Debbie  Mitchell
Debbie Mitchell

Why You Should Take Another Look at Your Client’s 1040

Did issues come up during this busy season? Check back on them now to improve quality, efficiency and better tax planning strategies.

June 9, 2011
by Debbie Mitchell, CPA, MST

During the course of reviewing 1040s, reviewers are most likely finding common errors in the 1040 preparation. These issues should be noted for purposes of future training sessions. In addition, there are numerous areas in which tax planning comes into play. A few of these 1040 issues are briefly described below.

Interest Expense

Interest limitations apply to 1040s, for both qualified residence interest and investment interest expense. The determination of whether interest is business, personal or investment is based on how the loan proceeds were used, using the interest tracing rules.

Qualified Residence Interest

Tax preparers should be aware of the limitations on home mortgage interest, and pro-rate interest paid on the debt accordingly if the debt exceeds the limitation. Although there is an exception for debt incurred on or before October 13, 1987, generally home acquisition indebtedness is limited to $1 million ($500,000 if married filing separately) and home equity indebtedness is limited to $100,000 ($50,000 for married filing separately). There is also a fair value limitation to take into consideration, in cases where the home acquisition indebtedness and home equity indebtedness exceed the fair value of the home. Home mortgage interest is limited to the principal residence plus one additional residence.

Investment Interest Expense

An investment interest expense deduction is limited to net investment income. Any carryover may be carried forward indefinitely, and is reported on Form 4952. While net-investment income does not generally include qualified dividends and net capital gains, taxpayers may elect to include these items as investment income for the purpose of deducting investment interest. The portion of the qualified dividends and net capital gains that is classified as investment income will no longer be taxed at the qualified dividend or capital gains rate, but will allow the investment expense deduction. Although this deduction may seem like a good idea, proper planning should be done to determine whether the taxpayer expects net investment income in the future which will offset the investment interest carryover.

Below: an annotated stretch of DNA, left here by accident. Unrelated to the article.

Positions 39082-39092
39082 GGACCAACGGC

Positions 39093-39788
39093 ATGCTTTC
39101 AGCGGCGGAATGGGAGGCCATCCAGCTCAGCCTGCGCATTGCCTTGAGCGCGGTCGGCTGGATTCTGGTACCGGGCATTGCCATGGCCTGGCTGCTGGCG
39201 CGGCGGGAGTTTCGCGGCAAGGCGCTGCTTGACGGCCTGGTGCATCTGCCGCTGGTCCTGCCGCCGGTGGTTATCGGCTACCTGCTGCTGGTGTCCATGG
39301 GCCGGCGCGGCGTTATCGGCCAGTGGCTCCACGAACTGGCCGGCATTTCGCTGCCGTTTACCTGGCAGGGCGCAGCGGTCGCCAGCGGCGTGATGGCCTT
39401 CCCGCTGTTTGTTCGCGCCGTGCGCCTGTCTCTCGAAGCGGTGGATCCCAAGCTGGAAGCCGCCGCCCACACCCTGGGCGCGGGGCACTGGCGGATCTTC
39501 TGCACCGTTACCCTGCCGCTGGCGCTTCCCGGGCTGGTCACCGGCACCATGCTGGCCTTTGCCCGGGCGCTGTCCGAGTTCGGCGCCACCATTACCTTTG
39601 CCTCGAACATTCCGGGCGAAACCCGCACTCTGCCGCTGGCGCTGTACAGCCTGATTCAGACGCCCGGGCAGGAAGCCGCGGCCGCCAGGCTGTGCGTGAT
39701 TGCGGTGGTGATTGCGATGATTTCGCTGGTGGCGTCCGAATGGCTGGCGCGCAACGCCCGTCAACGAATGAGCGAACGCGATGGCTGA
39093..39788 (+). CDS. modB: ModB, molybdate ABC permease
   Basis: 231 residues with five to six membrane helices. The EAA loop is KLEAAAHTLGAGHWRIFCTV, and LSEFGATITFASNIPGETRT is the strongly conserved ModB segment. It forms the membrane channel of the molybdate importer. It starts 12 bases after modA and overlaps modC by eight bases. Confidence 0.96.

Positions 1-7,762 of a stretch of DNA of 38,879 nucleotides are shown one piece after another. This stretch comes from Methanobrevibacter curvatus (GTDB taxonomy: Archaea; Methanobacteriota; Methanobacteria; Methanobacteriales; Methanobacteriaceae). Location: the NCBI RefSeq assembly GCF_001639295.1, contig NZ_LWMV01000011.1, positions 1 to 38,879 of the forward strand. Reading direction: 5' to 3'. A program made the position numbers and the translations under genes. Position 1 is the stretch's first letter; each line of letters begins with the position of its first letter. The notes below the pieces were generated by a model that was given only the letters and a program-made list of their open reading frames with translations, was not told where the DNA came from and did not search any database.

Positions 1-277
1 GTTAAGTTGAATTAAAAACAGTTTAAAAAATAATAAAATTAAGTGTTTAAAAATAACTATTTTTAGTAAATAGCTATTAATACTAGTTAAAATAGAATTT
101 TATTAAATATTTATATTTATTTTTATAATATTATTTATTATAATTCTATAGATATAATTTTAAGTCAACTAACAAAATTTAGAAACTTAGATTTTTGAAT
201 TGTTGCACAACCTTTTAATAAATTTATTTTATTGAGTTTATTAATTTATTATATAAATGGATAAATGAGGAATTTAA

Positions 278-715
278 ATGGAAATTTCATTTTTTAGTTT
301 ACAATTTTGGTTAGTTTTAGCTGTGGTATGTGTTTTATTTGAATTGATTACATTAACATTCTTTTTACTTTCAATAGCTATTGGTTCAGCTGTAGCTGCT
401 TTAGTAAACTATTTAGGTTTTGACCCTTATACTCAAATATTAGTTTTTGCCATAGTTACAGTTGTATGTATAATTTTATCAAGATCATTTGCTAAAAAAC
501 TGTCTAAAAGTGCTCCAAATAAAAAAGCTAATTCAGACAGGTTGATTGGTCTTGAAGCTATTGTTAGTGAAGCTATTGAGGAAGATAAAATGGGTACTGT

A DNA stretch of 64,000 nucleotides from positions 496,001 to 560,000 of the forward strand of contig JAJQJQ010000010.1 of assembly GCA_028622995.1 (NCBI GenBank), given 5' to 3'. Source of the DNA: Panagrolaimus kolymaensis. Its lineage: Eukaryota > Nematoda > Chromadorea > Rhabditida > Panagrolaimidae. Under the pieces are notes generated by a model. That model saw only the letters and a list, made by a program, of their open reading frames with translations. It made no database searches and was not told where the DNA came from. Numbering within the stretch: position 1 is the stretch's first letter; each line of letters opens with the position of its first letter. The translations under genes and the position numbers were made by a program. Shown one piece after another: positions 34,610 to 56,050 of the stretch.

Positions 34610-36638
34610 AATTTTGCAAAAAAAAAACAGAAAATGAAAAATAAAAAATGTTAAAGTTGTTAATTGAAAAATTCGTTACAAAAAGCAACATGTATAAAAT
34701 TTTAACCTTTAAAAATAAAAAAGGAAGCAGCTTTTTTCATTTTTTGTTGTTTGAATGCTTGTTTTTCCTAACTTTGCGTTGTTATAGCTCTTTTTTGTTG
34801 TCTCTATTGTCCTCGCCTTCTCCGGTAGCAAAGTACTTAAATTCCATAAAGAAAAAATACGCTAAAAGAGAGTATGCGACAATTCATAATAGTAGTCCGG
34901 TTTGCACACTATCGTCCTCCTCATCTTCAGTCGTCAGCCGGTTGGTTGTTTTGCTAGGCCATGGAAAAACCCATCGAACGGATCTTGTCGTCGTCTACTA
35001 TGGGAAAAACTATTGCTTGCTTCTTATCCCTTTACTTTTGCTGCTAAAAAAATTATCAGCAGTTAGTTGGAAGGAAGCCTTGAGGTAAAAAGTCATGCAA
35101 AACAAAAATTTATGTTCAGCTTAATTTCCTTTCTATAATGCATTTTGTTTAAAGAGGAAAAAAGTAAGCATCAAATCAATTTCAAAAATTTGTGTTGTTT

Estimated Tax Payments

Tax preparers should make sure they get the correct estimated federal and state tax payments on the returns, including overpayments from prior year that were applied to current year, any extension payments made and estimated tax payments. Common errors in this area include confusion between amounts deducted for state taxes as an itemized deduction on Schedule A with amounts actually paid in estimated tax payments for the year.

Basis in S Corporations

When preparing a 1040 for a shareholder in an S corporation, before deducting any losses, one question is whether there is any basis to deduct the loss. This determination comes before any passive loss issue limitations that may apply. Shareholders should maintain basis worksheets to keep track of this basis. While these calculations may be made at the corporate level, it is ultimately the responsibility of the shareholder to determine whether there is stock or debt basis in the Corporation. Information from the K1 is used to determine increases and decreases in basis. Any losses limited for basis may be carried over to future years.